While sitting on a plane recently, I had the opportunity to crack open a copy of Relevance, a new book by HUB Magazine's Tim Manners. Two hours and about 250 pages later, I realized that for the first time in recent memory I actually enjoyed reading a business book. This was quite gratifying, since the aforementioned plane was still sitting on the tarmac at JFK waiting for an electrical storm to clear. But back to the book: While some new "classics" like Purple Cow and Who Moved My Cheese? share interesting and occasionally novel ideas, on the whole they still feel a bit dry, and maybe even a little condescending. Relevance neatly sidesteps these problems by incorporating little vignettes and pearls of wisdom from dozens of top researchers, retailers and marketers. At the end of each anecdote, Manners steps in to sum up how it relates to the greater topic of relevance.
Actionable insights... No, really.
Anything with the word "actionable" in the title has to be silly business make-believe language, right? Usually, yes. But Relevance does actually deliver commentary and perspective that you can put to work in presentations, seminars, and even blog articles ;) For example, the book's very first chapter leads off with observations from Mike Linton, former CMO of Best Buy and current CMO of eBay. In a sentence, he more or less states that customer profiling is passé, and Best Buy doesn't bother with it. Marketing gurus from Netflix, Starbucks and even Walmart then chime in to agree that yes, demographics aren't nearly as important as they once were in determining in-store marketing strategy. Soon after reading the chapter, I used a two-page clipping to lead a two-hour seminar on customer profiling, tracking, and in-store privacy. People can (and will) argue with me all they want. But it's much harder when behemoths like these are espousing the very same argument.
Less is more -- but it might not be easy
In another segment, Manners talks about how electronics giant Philips decided that the best way to make customers happy with their advertisers was to simply advertise less. They tried to sponsor a "moment of cinema silence" by buying all of the available pre-roll advertising time in movie theaters in Boston and Minneapolis. Unfortunately, that particular plan failed when Screenvision (who runs the cinema ad service) thought they were mocking the concept of in-cinema ads. But continuing to think out of the box, Philips went on to buy all of the ad time on an episode of 60 Minutes -- only to "donate" every minute back to the show so they could air longer segments. (Presumably, there was a "Sponsored by Philips" bug on the screen at some point.) They also used a similar approach for NBC's Nightly News with Brian Williams, cutting the typical seven minutes of ad time down to just one minute. I've successfully recanted this story a number of times when discussing ideal programming and advertising loop lengths for digital signage networks, and I think it's especially relevant when we're talking about waiting rooms and other long dwell-time areas.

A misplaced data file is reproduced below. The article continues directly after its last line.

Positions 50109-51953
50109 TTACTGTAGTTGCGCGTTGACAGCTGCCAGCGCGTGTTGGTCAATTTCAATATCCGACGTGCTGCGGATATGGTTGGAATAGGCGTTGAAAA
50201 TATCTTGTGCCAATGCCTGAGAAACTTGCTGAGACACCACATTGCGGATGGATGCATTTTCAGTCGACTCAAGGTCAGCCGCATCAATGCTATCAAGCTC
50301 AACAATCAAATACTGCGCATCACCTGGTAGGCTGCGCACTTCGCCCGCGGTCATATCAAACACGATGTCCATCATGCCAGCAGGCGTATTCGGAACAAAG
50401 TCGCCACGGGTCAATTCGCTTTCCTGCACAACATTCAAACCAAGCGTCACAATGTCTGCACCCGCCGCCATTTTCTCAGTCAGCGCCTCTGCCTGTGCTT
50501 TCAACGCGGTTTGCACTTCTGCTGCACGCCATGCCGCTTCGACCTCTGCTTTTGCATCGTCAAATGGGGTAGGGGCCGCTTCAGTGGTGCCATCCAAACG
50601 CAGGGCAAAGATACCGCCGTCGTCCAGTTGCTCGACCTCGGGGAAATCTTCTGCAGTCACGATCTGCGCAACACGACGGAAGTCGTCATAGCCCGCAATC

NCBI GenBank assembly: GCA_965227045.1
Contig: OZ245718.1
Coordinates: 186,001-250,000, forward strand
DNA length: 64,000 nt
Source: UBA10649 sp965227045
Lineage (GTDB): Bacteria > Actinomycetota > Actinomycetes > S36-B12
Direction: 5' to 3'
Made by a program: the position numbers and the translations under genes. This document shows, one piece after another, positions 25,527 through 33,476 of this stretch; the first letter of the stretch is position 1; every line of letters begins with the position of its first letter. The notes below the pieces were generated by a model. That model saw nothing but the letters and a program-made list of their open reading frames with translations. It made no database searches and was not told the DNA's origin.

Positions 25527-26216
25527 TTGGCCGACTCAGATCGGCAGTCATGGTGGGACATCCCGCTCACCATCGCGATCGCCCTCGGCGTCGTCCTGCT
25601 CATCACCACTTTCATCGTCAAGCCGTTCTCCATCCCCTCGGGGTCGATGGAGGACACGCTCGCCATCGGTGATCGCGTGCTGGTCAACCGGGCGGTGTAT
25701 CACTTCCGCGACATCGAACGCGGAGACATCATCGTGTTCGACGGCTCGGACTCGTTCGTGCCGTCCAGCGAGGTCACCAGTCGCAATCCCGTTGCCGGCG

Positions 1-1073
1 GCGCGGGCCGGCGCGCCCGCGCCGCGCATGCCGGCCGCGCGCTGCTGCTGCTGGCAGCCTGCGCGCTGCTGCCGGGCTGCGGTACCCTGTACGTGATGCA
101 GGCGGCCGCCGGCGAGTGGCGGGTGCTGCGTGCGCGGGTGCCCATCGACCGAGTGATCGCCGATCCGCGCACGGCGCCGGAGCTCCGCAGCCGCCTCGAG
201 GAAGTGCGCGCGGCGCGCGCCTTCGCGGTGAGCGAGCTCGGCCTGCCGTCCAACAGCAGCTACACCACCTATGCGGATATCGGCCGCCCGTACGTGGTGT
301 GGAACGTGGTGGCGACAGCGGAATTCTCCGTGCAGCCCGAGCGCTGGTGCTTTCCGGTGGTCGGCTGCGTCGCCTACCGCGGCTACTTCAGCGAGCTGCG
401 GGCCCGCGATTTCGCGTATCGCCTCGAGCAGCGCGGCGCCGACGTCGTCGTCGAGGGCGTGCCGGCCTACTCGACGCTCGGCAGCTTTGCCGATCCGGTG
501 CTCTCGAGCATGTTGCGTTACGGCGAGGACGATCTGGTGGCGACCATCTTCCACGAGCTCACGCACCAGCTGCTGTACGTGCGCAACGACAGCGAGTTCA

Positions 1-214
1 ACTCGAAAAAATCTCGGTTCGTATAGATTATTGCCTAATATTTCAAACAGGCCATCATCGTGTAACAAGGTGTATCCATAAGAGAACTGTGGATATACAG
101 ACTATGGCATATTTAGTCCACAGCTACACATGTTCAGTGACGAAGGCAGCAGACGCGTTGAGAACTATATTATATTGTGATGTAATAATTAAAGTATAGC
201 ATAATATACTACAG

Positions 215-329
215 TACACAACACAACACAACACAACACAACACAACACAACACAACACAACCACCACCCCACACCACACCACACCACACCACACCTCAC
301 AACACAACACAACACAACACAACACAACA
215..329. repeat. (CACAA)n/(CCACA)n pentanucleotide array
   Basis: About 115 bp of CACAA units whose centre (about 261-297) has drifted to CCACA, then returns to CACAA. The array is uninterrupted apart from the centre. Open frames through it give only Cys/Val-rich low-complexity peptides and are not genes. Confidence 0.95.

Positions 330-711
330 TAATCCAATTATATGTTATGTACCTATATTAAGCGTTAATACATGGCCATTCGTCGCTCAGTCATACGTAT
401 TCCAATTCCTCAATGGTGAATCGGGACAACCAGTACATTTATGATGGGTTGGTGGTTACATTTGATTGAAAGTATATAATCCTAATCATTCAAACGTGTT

Connecting with customers means going beyond traditional advertising
One last example of a useful anecdote comes from the book's chapter on advertising. While Starbucks has been down as of late (what hasn't?), it's hard to argue that they're not one of the most successful restaurant chains in the world. According to former Starbucks CMO Anne Saunders, "it really is about connecting with someone in a more intimate, experiential way that we think will have a longer-lasting ability to build affinity than a thirty-second TV commercial or an ad." Despite the company's recent hardships, I believe this is still relevant to today's media planning discussions. As you might imagine, quotes like these are pretty useful when talking with retailers and brands about the power of marketing at-retail, whether it be with sampling, POP displays or digital signage.
I've only covered three of probably close to 100 vignettes in Relevance, but I could go on at length about the other quotes, stories, facts and figures that I've pulled out of the book in the few short months I've had it. If you're a regular reader of Cool News of the Day or HUB Magazine, you'll probably find much of the material in Relevance familiar. Taking a cue from Seth Godin, Manners vetted most of his material in these two outlets before turning the content into a book. So if you have the time and inclination, you can probably dig up a fair amount of the source material for free, right over the web. But there are still some situations -- like when you're stuck on a plane going nowhere, for example -- when having a good, old-fashioned book in hand is hard to beat.
Has anyone else read Relevance? Have you put its recommendations to use in your own marketing?